This is the second of a two-part series on the ingredients to workplace success (To see the first part, visit our Facebook page)
When you look at Drivers – the people who have the greatest success – and satisfaction – in their work, you see a number of common denominators. Last week we took a look at being People-focused and Solution-driven. Here are two more core differentiators of successful people:
1. Decisive and Action-Oriented
Drivers have the ability to efficiently review options, measure the relative benefits and risks, make decisions, then make sure things are in motion quickly. One of the characteristics that goes along with this is the confidence Drivers have in themselves, and their ability to successfully deal with the fallout should one of their decisions have unexpected consequences. Often, they have already have a Plan B in mind.
The people who struggle the most with the decision-making process are those at the extreme ends of the decision-making spectrum. On the one side, there are those chronically over-analyze. They are so concerned about making a mistake that they often become paralyzed. The other extreme are those who make lightening-quick decisions without any real consideration. Their tendency to rush into things often ends up with someone else picking up the pieces afterward.
2. Living in the Moment
One of the most prominent characteristics of Drivers is their ability to live in the moment. They appreciate the good things as they come, and make the most of the opportunities that present themselves. They have a sense of urgency, and want things done today.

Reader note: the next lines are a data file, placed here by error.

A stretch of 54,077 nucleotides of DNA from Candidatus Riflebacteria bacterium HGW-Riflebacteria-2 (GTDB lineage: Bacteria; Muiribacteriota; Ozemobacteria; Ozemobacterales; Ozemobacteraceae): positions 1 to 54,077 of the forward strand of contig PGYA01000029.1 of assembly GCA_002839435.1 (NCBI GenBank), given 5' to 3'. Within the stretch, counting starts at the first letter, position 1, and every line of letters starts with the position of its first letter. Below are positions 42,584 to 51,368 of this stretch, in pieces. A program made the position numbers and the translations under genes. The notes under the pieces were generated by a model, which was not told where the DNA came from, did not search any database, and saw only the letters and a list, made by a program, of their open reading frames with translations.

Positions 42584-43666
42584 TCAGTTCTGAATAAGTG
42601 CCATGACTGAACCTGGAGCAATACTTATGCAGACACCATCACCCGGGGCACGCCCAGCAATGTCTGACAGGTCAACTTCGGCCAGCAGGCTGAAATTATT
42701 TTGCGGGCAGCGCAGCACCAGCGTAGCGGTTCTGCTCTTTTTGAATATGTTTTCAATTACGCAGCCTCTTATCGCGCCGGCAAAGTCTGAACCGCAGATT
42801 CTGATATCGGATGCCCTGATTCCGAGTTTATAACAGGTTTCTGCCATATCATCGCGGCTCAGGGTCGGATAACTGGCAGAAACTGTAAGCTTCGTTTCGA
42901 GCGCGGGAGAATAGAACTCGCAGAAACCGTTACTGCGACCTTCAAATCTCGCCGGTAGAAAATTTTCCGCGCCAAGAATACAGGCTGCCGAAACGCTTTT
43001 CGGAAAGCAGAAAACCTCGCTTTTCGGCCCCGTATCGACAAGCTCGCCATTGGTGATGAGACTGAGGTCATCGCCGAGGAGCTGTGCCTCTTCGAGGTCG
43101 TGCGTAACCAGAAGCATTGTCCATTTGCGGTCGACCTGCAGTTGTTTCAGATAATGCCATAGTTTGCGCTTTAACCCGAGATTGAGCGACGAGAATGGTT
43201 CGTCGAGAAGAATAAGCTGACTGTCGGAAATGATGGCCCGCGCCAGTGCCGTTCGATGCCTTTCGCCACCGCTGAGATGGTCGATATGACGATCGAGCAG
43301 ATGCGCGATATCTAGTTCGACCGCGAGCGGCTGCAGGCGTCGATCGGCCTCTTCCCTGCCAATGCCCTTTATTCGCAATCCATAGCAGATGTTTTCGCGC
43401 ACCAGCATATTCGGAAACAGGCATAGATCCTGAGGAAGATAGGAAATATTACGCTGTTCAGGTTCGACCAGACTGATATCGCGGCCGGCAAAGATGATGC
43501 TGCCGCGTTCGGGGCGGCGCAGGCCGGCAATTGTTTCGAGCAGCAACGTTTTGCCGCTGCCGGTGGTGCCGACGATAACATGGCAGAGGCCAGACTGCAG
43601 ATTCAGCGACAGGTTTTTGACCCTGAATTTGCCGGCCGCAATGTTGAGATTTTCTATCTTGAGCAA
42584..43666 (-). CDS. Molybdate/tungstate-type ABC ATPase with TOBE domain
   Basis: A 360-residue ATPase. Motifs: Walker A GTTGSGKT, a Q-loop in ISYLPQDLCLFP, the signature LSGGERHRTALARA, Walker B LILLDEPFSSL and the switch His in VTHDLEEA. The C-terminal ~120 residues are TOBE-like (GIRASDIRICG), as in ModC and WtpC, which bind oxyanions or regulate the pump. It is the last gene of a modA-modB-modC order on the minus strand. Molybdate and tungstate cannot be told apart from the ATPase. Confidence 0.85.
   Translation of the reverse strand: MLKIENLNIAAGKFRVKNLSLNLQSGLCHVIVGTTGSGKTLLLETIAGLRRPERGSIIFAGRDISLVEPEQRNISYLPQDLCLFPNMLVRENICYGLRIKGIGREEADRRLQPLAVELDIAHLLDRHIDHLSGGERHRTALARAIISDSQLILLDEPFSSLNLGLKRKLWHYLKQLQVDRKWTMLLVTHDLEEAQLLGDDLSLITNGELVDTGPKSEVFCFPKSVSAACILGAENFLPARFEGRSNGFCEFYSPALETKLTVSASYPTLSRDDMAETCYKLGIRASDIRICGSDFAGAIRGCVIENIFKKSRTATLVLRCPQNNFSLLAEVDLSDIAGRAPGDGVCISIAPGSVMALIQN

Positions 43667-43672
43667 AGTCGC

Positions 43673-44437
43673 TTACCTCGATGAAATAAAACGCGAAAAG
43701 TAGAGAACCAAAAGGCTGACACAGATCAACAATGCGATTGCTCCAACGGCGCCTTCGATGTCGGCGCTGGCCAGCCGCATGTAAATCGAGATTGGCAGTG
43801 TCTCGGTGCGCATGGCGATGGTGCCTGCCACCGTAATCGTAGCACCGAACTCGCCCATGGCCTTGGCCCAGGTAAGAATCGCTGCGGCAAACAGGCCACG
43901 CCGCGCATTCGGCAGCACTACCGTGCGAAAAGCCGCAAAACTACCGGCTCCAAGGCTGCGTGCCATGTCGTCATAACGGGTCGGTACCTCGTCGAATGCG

Drivers don’t lose a lot of sleep over things that happened in the past. They understand that you can’t change the past – but you can learn from it. They also understand how unpredictable the future can be. The one thing they can control is what they choose to focus on in the present. The result of this is less anxiety, less guilt, less uncertainty and more enjoyment of the things they experience.
One important thing to remember about being successful at work is that it is absolutely attainable for everyone. You’ll hear people dispute this, but most of the arguments boil down to plain old excuses. You’ll hear people say, for example, “it’s not what you know but who you know.” The statement is very often true. But the Drivers’ response to this is to take every opportunity to get to know as many people as you can.
Some people will tell you that successful people “just had it easier.” That, of course, is nonsense. Successful people made it easier by having a positive attitude, having a strong support network and being willing to take swift, decisive action when called for.
Perhaps the most important thing to remember, however, is that “success,” is ultimately defined by you. For some, it might be how high they climb the corporate ladder. Others may define it as how well they balance their work and family life; or how well they get along with their coworkers. There is no right or wrong interpretation. It’s whatever works for you.
“The recipe for success? Learn from the past, plan for the future, live for today”